15:55 Aug 27, 2020

You're welcome :D

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Peace Nakiyemba
10:49 Aug 27, 2020

Beautiful story. Felt like I was truly exploring with them. Very vivid descriptions. And their small knit family is beautiful and makes the ending (even though expected) heartbreaking. A truly remarkable story.

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Rambling Beth
11:43 Aug 27, 2020

Thank you, lovely! I'm really glad you enjoyed it. :)

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T. Rezy
11:46 Aug 25, 2020

A touching story adressing how a person can view their own mortality. Also, I like how much detail you added to London to make it real submersive. I have just written my first entry for a reedsy prompt and I think it's quite good for a first try, the reader is in on a secret the characters are unaware of, with a twist in the plot. I'm not usually one to self promote but I think you would enjoy reading it, especially if you like detective novels. Feel free to check it out.

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Rambling Beth
14:40 Aug 25, 2020

Of course! I'll check it out a bit later. :)

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Mari Storm
01:33 Aug 23, 2020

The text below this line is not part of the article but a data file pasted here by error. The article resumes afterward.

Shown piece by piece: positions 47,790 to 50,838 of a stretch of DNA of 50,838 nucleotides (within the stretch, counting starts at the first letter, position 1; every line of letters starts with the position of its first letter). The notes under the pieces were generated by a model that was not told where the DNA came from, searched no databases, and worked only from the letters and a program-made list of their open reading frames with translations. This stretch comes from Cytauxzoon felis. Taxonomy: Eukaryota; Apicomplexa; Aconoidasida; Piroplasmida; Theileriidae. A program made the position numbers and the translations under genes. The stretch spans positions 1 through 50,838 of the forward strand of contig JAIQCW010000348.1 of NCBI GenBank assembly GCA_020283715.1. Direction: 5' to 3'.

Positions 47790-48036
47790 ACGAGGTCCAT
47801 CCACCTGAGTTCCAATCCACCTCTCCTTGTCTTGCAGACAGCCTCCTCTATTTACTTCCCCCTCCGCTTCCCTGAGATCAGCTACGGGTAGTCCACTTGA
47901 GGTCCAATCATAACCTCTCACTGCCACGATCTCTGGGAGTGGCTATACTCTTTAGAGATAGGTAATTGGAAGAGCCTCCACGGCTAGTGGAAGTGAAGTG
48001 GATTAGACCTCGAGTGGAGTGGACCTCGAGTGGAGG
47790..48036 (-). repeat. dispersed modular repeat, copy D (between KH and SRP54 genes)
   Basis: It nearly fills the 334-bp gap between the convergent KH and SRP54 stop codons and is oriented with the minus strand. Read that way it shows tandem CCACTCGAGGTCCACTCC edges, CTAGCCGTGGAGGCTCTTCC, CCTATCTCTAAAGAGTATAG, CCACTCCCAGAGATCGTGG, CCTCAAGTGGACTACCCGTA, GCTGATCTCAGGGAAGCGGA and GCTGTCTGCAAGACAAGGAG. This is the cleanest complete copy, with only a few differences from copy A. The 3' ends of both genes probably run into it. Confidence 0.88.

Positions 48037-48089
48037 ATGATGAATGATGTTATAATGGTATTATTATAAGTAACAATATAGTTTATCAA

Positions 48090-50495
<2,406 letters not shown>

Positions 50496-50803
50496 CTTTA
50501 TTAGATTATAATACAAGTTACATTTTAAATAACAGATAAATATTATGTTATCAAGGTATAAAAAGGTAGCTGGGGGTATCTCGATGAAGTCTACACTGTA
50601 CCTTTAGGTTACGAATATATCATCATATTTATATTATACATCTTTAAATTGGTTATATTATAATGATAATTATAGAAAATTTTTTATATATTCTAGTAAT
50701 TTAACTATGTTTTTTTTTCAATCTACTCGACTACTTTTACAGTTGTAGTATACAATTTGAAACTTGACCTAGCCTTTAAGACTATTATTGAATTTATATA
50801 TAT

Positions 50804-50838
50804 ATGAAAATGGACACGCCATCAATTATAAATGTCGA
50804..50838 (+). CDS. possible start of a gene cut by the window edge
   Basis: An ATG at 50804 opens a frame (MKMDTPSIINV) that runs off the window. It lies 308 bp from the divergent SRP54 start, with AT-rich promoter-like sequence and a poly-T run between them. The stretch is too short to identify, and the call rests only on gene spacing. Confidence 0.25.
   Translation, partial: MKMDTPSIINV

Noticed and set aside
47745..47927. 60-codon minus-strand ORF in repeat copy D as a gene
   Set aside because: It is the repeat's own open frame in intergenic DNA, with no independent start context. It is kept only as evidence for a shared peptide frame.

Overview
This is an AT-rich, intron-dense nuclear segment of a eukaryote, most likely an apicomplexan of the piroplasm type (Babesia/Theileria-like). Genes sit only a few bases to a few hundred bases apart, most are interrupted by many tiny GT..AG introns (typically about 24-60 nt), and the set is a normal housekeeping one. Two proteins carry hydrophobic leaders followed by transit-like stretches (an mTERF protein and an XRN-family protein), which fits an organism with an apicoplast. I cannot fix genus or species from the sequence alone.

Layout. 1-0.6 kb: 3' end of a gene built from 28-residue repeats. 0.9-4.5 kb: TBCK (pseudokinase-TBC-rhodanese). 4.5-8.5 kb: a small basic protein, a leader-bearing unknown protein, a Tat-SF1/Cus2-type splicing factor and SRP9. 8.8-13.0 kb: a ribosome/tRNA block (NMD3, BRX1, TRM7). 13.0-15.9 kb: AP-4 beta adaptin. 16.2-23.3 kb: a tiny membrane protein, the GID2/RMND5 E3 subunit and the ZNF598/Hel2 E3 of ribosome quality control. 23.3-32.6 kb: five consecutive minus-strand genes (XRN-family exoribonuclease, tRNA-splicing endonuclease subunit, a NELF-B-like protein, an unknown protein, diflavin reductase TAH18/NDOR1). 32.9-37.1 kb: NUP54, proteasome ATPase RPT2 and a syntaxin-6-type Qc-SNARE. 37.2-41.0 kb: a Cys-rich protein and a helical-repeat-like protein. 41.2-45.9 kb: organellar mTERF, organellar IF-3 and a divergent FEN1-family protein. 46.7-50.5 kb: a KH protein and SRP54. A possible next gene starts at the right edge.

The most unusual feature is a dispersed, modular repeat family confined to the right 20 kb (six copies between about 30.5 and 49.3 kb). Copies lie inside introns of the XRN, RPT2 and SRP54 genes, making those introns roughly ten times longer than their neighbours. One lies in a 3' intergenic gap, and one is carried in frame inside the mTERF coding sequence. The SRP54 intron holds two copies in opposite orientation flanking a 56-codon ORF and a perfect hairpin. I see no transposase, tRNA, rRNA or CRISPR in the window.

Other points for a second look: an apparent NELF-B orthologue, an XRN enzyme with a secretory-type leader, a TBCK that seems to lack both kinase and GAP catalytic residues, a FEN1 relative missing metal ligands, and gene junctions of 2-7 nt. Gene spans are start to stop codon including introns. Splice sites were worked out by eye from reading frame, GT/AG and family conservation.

Thank you. Check up on my story

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Rambling Beth
01:34 Aug 23, 2020

I'll read it first thing tomorrow! :)

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Shea West
21:46 Jan 15, 2021

I often wonder how frequently people do this sort of thing. Knowing that they have limited time, but they don't say anything. Lovely story.

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Rambling Beth
21:53 Jan 15, 2021

Thank you for reading! I wonder how many people would keep it to themselves too. Really glad you enjoyed this.

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. .
00:42 Sep 01, 2020

Great story!

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Rambling Beth
09:21 Sep 01, 2020

Thank you!

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02:49 Aug 29, 2020

Hello! How are you? You may not recognize me because I am new to this website, and an 11 year old... Loved the story! ❤️ It was beautiful and detailed. Mind checking out a few of my stories?

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Rambling Beth
04:41 Aug 29, 2020

Thanks! I'll have a look a little later.